Support for political parties is collapsing but the issue is missing from the main platform debates at the three party conferences. Demos, the independent think tank, has responded by organising a fringe meeting called After the Party: Can Labour restore trust in politics?
Speakers at a fringe meeting include Tessa Jowell, Douglas Alexander and David Lammy. These high-profile government ministers will discuss this largely unspoken crisis in party politics at Labour party conference on Tuesday 28 September.
In major essay on political parties published before Labour party conference, Tom Bentley, director of Demos, and senior researcher Paul Miller argue that parties urgently need to renew their democratic legitimacy, or face collapse.
Combined membership of the main three parties in Britain has fallen from 3.5m in the 1950s to less than 500,000 today. The weakening of mainstream political parties helps explain the sudden break-through of populist parties such as UKIP in Britain and the strength of single-issue campaigns.
“The largest political gathering of the autumn season won’t be the Labour, Conservative or Lib Dem party conferences but the estimated 30,000 who will converge on London for the European Social Forum,” they write in the Financial Times Magazine tomorrow (Saturday). “The big question for the political season is: can these network-based organisations continue the role carried out by political parties for most of the 20th century.”
The Demos essay paints a bleak picture for mainstream parties in Britain and across the developed world. Party membership is plummeting and parties are increasingly dependent on rich benefactors. Opinion polls show a weakening allegiance to political parties across the developed world, even among their core voters.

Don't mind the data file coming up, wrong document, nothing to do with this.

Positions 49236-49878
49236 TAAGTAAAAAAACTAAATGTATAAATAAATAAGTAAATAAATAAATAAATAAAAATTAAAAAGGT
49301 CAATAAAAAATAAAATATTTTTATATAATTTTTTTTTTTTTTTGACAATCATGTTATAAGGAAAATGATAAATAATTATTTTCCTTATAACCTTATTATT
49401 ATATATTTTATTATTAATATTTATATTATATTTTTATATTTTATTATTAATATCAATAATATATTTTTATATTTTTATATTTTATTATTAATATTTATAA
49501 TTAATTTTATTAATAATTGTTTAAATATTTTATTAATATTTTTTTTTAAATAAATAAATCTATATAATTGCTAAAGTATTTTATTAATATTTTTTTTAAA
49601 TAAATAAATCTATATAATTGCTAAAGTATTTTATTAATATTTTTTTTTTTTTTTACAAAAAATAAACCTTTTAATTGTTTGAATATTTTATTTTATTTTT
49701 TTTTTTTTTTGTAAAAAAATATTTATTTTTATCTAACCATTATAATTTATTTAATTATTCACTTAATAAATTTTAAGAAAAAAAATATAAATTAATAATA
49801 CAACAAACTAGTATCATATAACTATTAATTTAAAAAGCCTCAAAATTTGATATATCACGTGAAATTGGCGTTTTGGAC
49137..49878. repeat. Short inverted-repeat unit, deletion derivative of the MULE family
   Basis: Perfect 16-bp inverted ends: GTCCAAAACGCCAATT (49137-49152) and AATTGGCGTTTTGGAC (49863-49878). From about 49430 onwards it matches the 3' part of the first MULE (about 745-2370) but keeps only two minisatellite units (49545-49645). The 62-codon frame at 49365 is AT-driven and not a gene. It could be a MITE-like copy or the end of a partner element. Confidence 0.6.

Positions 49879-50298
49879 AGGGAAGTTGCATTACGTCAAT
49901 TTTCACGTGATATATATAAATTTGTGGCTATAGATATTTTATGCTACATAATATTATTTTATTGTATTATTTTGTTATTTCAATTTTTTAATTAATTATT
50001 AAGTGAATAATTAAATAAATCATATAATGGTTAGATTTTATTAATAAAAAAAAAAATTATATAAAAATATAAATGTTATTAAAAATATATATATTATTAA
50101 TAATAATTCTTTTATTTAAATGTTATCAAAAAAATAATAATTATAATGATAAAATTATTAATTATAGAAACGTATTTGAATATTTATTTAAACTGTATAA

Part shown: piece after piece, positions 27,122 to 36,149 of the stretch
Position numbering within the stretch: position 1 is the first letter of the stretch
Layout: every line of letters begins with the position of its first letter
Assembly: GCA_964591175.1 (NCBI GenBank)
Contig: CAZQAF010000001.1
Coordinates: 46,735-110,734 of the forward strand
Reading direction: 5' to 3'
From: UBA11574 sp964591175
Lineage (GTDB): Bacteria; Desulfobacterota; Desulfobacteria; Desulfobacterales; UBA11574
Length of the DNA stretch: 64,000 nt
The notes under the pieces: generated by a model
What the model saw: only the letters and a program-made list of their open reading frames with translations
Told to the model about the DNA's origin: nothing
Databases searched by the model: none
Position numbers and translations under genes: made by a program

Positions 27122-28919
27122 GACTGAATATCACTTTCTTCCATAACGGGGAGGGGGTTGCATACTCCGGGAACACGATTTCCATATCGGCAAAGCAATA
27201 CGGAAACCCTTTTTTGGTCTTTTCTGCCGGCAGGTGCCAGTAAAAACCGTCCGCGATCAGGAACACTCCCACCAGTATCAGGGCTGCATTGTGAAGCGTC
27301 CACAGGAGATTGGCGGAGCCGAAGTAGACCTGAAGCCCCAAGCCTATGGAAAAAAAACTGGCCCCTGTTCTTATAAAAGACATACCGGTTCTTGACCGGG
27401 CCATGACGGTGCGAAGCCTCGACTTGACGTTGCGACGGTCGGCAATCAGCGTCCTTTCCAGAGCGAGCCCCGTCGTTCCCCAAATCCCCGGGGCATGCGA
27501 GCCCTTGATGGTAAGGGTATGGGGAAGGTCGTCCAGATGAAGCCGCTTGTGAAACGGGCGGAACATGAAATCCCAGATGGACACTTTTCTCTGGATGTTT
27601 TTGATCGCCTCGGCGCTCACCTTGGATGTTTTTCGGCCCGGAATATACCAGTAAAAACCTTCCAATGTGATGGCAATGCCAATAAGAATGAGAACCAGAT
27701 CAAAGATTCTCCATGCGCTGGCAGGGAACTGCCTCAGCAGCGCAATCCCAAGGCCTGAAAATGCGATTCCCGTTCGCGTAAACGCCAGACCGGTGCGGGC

In the US, the rise of independent political campaigns is undermining the local base of mainstream parties, particularly the Democrats. The so-called 527s such as Moveon.org and America Coming Together (ACT) are draining grassroots support and funding from party organisations.
In the UK, there is no evidence of ‘apathy’ with a range of single-issue groups, from anti-war campaigners to pro-hunt protesters, showing that they can effectively mobilise support.
“The mainstream political parties are failing to convince a younger generation of activists of the value of working through political parties,” says Tom Bentley of Demos. “On current membership trends, parties will be facing oblivion within a decade. Instead of competing for advantage within a declining system, parties need to start widen their supporter base.
“We need a process for democratic renewal. That process has to start with an honest acknowledgement by leading politicians of all the major parties that their parties have a problem.”
After the Party: Can Labour restore public trust in politics?
Rt Hon Tessa Jowell MP; Douglas Alexander MP; David Lammy MP;
Kierra Box, co-founder, Hands Up for Peace; Martin Kettle, The Guardian; Hilary Wainwright, author of Reclaiming the State; Tom Bentley, Demos.
6-8pm, Tuesday 28 September 2004, Sussex Arts Club, 7 Ship Street, Brighton
Notes to editors
- Demos is an independent think tank with a long-standing interest in democratic renewal. It is current looking at ways to restore public faith in democracy at local, national and European level.
- An essay called ‘Party Poopers’ on the crisis in political parties is published by the Financial Times Magazine on Saturday 25 September 2004.
- Tom Bentley is the director of Demos and a former special advisor to David Blunkett, the Home Secretary. Paul Miller is a senior researcher at Demos with a special interest in grassroots political activism. He is a former campaigner for Jubilee 2000.